What is Pegasus Spyware?
The Pegasus is spyware that was developed by an Israeli firm, the NSO Group in 2010.
- This spyware was first discovered in an iOS version in 2016 and it was a little different from the android version,
- The Pegasus spyware was able to read toe SMS, and emails, take screenshots, access contacts, and browser history, and listen to calls of the victims.
- Hackers can hijack the phone's camera and microphone as well, and turn it into a real-time surveillance device
- Pegasus is also able to send back the hacker the target's data, including passwords, contact lists, live voice calls, text messages, and calendar events from the popular mobile messaging apps.
- It is used as a tool to track terrorists and criminals for targeted spying.
- The NSO Group has stated that it sells this spyware only to the governments.
How Does Pegasus Work?
Pegasus spyware exploits undiscovered issues or bugs. Due to this, the phone can be infested even if it has an updated security system.
- In 2016 smartphones were infected with a technique called spearfishing. In this method, the emails of text containing a malicious link were sent to the target phone, and then it was activated when the target clicked the link,
- In 2019, Pegasus evolved and interaction was not required by the target. Pegasus was able to infiltrate a device with a missed call on WhatsApp, and delete the record as well which would make it impossible for the user to find out that he/she has been targeted.
- In the same year, WhatsApp said Pegasus exploited a bug in its code to infect more than 1400 iPhones and Android Phone but it soon fixed it,
- Pegasus can be installed over the wireless transceiver located near a target as well.
Targets of Pegasus Spyware
The media outlets revealed that they have found more than 1000 people in over 50 countries whose number was on Pegasus's list.
- More than 180 journalists were found on that list from organizations including New York Times, CNN, and Al Jazeera.
- according to reports, many numbers were clustered in 10 countries-, Kazakhstan, Morocco, Rwanda, Mexico, Azerbaijan, Bahrain, Hungary, India Saudi Arabia, and the United Arab Emirates,
- Various governments used Pegasus to spy on government officials, journalists, opposition politicians, activists, and others.
- An investigation also revealed that the Indian government used Pegasus to spy on around 300 people between 2017 and 2019.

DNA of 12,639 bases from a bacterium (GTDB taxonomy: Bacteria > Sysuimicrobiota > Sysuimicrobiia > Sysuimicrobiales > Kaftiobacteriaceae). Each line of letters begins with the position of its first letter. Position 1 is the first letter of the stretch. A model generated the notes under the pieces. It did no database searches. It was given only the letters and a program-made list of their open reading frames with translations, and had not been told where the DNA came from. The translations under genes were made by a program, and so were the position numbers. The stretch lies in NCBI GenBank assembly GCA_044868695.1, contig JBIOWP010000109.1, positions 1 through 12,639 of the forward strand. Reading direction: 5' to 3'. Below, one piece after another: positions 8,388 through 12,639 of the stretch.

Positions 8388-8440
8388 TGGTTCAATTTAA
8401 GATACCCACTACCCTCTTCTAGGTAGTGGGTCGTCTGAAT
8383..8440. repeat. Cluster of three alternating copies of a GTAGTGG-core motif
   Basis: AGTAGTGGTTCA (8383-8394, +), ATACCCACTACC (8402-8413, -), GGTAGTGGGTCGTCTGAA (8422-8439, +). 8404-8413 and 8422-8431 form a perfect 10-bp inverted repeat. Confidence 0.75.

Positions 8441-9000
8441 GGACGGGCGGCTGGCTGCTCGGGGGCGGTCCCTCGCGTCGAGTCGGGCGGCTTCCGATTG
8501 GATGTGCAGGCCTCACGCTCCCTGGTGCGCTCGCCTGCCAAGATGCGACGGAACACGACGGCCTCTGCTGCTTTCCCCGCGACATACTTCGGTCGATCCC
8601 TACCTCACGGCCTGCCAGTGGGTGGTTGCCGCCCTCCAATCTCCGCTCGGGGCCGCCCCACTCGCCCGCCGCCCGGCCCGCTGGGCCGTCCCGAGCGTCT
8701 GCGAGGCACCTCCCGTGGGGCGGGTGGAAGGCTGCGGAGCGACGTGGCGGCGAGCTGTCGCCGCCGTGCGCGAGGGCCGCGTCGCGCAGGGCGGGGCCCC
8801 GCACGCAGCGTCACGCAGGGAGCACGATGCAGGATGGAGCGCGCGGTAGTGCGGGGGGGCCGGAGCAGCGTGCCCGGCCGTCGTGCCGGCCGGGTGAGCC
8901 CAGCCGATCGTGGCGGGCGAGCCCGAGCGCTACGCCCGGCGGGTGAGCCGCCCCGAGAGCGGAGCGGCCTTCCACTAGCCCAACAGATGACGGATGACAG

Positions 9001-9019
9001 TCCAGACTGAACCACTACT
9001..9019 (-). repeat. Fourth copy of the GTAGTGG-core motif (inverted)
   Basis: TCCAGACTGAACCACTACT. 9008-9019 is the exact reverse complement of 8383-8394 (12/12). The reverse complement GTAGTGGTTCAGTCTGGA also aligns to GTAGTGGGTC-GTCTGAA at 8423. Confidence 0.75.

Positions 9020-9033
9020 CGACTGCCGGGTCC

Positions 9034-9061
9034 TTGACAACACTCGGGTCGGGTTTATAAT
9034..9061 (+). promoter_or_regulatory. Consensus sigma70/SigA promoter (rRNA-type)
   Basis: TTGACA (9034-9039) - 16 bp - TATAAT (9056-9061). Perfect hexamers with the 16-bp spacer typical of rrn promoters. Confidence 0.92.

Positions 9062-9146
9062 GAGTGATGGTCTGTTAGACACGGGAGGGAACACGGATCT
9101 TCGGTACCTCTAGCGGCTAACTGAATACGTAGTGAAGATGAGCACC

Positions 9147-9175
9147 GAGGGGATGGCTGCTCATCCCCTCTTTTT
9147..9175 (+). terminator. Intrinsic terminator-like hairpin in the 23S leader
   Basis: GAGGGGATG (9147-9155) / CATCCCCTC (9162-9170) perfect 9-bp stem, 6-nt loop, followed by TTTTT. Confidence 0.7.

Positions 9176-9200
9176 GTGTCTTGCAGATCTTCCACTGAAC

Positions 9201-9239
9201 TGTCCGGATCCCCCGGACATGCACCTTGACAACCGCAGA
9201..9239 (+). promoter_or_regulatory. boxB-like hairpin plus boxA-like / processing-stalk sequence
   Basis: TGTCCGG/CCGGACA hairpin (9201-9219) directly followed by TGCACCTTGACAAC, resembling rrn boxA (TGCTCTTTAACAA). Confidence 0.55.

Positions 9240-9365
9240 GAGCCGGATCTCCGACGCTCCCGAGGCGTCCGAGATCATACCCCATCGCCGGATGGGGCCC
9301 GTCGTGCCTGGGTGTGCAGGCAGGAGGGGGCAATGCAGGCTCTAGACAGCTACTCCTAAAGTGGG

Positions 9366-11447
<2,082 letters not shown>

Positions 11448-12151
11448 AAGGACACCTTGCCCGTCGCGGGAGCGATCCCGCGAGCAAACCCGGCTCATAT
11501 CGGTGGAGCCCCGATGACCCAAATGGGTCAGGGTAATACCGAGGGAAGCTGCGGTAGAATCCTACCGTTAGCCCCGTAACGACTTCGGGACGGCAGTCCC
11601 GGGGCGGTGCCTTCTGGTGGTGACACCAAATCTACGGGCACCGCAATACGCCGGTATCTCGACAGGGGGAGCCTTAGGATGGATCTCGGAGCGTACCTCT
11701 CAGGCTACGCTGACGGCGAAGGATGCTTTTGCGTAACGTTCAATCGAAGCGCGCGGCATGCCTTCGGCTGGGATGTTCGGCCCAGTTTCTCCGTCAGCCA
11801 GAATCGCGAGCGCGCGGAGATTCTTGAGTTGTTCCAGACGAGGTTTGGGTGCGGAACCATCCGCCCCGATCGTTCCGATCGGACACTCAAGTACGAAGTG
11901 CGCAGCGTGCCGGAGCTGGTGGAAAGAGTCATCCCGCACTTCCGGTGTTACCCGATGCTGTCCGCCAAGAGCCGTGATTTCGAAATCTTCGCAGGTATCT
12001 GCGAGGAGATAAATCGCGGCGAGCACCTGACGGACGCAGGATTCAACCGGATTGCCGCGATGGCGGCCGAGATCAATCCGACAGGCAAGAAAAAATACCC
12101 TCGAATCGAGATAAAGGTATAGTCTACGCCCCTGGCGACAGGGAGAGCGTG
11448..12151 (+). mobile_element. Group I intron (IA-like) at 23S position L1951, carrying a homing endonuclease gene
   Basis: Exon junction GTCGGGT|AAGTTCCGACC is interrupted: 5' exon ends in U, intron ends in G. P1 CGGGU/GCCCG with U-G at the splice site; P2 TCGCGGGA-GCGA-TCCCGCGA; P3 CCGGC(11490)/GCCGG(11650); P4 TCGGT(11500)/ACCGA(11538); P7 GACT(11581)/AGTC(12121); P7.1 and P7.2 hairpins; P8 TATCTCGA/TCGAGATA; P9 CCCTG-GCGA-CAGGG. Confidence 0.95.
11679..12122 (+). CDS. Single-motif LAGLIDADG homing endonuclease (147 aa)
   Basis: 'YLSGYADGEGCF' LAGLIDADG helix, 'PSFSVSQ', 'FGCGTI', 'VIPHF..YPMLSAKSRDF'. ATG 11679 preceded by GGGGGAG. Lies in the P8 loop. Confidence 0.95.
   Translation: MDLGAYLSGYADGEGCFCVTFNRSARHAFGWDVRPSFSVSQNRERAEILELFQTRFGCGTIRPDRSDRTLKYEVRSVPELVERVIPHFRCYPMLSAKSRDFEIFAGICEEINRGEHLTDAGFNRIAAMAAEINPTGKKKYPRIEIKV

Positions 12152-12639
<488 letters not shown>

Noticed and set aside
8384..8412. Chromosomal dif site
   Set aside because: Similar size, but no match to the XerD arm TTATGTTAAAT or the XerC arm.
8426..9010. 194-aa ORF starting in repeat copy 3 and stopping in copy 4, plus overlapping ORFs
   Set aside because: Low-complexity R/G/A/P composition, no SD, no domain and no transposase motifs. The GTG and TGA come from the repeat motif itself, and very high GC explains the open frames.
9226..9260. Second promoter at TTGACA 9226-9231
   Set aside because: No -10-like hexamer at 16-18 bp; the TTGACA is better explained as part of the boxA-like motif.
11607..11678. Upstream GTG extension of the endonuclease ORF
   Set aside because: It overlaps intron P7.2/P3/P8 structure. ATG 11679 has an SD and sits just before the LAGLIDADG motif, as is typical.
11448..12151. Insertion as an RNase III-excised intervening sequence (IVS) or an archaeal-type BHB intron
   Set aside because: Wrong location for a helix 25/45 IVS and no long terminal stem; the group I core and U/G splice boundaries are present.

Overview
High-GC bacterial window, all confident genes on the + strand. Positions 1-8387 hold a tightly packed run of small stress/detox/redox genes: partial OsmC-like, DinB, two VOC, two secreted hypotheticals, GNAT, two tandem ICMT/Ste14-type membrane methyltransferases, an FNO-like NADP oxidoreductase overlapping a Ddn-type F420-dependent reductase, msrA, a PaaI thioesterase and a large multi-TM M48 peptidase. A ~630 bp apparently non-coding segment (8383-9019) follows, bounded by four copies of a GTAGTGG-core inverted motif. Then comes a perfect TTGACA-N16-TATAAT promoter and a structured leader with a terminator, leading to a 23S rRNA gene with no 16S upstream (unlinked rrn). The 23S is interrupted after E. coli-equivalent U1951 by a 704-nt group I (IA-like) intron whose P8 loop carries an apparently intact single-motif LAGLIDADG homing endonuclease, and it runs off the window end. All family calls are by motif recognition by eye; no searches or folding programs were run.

Government's Stand on Pegasus Spyware
The government refused to say anything against the allegations made by the petitioners citing national security as a reason.
- The government again pled to set up its own probe. But the court rejected it.
- As per the court, such a course of action would violate the settled judicial principle against bias.
- The supreme country highlight three crucial imperatives- The right to privacy, freedom of the press, and Limits on the usage of national security as a shield,
- The court also asked the committee to make recommendations on a policy framework on cyber security to make sure the privacy of the citizens will be protected.
NSO's Stand on Pegasus Controversy
According to NSO, its only motive was to sell Pegasus only to law enforcement and intelligence team government so that they can prevent crime and terror attacks efficiently. NSO also said, it doesn't operate the system and it has no visibility of the data. So it has no part to play in the Pegasus issue.
Pegasus Issue in India
As per a report by the New York Times on 31st January 2022, India has brought Pegasus in 2017 as a $2-billion defence package.
However, this statement has refused the claims. Additionally, the nodal agency and the Indian Computer Emergency Response Team deal with cybersecurity issues and have said nothing on this matter.
The court constituted a technical committee to examine the Pegasus controversy and to examine if the spyware had been used on Indian citizens. In May 2022, the committee placed an interim report before the court and asked for time for placing the final report.
Pegasus- Way Forward
The need for judicial oversight over surveillance systems and judicial investigation into Pegasus spyware is essential.
- The national security states with securing the smartphone of every Indian citizen rather than deploying spyware on them. Government must recognize it,
- The crucial part of the fundamental right is privacy,
- The government must take measures so that the spyware won't be misused by any intelligence institution or political party.
Candidates preparing for the UPSC Exam must have an idea about cyber security as it is a part of the UPSC Syllabus. Pegasus finds its relevance in cyber security and cyber warfare which makes it an important topic for both UPSC Prelims and UPSC Mains examination. That's why candidates need to have in-depth knowledge of Pegasus spyware. In this article, we have covered all the important information on Pegasus which would be helpful for UPSC Preparation. Additionally, candidates can boost their preparation with the help of the right UPSC Books, and UPSC Previous Year Question Papers.